Another issue to consider:

    At what point do public places stop being public. If everyone in Times Square is mentally somewhere else…is it still a public place?

    If you want to be that immersed in another conversation, place, etc… why are you bothering going into the public?

    If the

  • John Baxter

    One reason to take off the stereo headsets: in many states it is illegal to drive with both ears covered. Many of us don’t want to spend the time and money needed to prevail in a leading case establishing that earbuds don’t “cover” the ears.

  • http://krow.net/ Brian Aker

    Hi!

    Speaking as someone who has hearing loss, I have been talking about this for years. I have a big problem with ambient sounds in my environment. When I really want to listen to a call I have a stereo bluetooth set from Motorola that I use to listen to calls. I just cannot hear anything with the average cell phone (and this was one of the reasons I avoided having one for so many years).

    My big wish? That the set had noise cancellation as well as stereo. This would be a godsend for me and phone calls.

    On a similar note I found myself walking around Tokyo last week doing a video phone call. I was amazed that I was able to walk in a crowd and have a conversation at the same time. The more amazing part was that I didn’t get hit by a bicycle while doing it.

    Cheers,
    -Brian

  • http://www.futureconverged.com Future Technologies Converged

    A lot of what has been described is already among us with a combination of sophisticated mobile phones, services such as skype and of course Bluetooth. The audio environment is of course a useful addition in wearable computing and will certainly have benefit.

    However, I still believe it’s the visual spectrum that will provide us with most results because of two important reasons:

    1. It is much more efficient to extract information from an image than listening to an audio stream
    2. It is much easier to create an image which contains information than automatically creating that audio stream

    This basically leaves out those audio streams that are from other people which is what a mobile call is all about anyway and we already have it.

    The enhanced audio experience will be similar to 3D sound enhancement we get in a shoot-em-up game. Certainly it will make the illusion more realistic, though it may not have a huge impact on game play itself. It doesn’t sell the game. It’s almost the same for mobiles. The experience will be enhanced but it will be more like “ear-candy”. While on the other hand, image-based wearable computing, augmented reality and virtual reality will have a much bigger effect on our mobile behaviour and sense of digital immersion in the real world.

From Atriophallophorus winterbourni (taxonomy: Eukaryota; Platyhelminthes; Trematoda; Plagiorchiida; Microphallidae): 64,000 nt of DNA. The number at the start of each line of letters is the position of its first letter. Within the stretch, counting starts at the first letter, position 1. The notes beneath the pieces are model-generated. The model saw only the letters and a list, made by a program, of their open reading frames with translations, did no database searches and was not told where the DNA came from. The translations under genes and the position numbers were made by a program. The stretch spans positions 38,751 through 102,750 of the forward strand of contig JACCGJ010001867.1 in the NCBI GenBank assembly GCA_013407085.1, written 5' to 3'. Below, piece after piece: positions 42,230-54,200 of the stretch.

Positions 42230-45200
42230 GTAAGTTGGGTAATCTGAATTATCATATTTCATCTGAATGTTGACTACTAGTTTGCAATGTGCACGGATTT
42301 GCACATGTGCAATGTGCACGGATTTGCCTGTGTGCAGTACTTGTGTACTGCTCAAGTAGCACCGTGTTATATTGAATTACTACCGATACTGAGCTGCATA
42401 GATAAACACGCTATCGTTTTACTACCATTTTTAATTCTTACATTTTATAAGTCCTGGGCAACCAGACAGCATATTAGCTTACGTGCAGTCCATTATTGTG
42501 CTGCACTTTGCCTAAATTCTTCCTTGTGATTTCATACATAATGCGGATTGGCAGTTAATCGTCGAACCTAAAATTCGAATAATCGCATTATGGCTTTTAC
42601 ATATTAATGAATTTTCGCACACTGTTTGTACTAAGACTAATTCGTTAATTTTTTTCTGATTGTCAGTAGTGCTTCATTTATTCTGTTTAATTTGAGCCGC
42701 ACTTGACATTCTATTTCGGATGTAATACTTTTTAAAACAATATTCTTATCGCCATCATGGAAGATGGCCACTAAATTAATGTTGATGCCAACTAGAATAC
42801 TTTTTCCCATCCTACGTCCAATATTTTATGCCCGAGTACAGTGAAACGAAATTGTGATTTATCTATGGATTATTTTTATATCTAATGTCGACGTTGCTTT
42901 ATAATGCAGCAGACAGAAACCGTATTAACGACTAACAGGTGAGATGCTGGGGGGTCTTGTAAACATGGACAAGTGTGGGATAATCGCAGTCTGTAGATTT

So, 3D audio is a welcome addition to our mobiles, though there is clearly many other high-impact features to come that 3D sound could be dwarfed by.

  • http://www.stapleton-gray.com Ross Stapleton-Gray

    I wonder when someone will cook up the 21st century equivalent of the phone booth, to ensure a confidential conversation (bridge the booth to the carriers/shield it against other RF emissions), enhance the experience (sexy visual avatars to represent your partners in conversation), ambient mood music (cued based on who’s calling, plus conversational keywords), etc…

  • http://tim.oreilly.com Tim O'Reilly

    Working backwards through these comments:

    FutureConverged: I didn’t say that audio improvements would have the most impact, just that they were the *first* harbinger of more immersive mobile environments.

    Mark Blafkin: and this is different in what way from all the people who are already shut off from the world in a private music reverie?

    In that regard, see the recent Doonesbury strip:

    http://www.doonesbury.com/strip/dailydose/index.html?uc_full_date=20071203

    It seems to me that a fuller-featured audio environment that was designed for permeability (whether from outside calls or user intervention) might actually be slightly more “heads up.” But there’s no question that there’s some serious uncharted territory here, and that there will be a lot of Darwin awards given out in the process of figuring out both social norms and practical risks.

    Brian: Noise cancellation would be awesome. But the point of the article is straightforward: we’re at a tipping point where headphones and their capabilities are about to get a lot better. So I imagine that will be in the cards.

  • http://www.batmosphere.com David Battino

    1. It is much more efficient to extract information from an image than listening to an audio stream.

    Only in some cases, like when you can give your full concentration to decoding the image. Paul Lehrman notes in this month’s Mix magazine,

    By many measures, our hearing is more acute than our sight: The range of our aural perception (at least when we’re young) covers 10 octaves, while our response to visible light barely covers one octave. The dynamic range of the human ear is about 120dB, and we can go from the lowest extreme of that range to the highest pretty much instantaneously; the dynamic range of the ocular system, taking into account both the physical and chemical changes the eye undergoes to adjust to varying light conditions — some of which can take as long as several minutes — is a mere 60dB.

    I believe we’re so conditioned to abysmal telephone sound quality that we don’t realize what could be possible. Peter Drescher adds a pointed comment in the discussion section after the article, regarding fear of virtual reality audio headsets:

    Your objection merely strengthens my conviction that this technology will happen, because few things are more attractive to teenagers than being incomprehensible to adults.

    David Battino

    Audio Editor

    O’Reilly Digital Media

  • http://www.stapleton-gray.com Ross Stapleton-Gray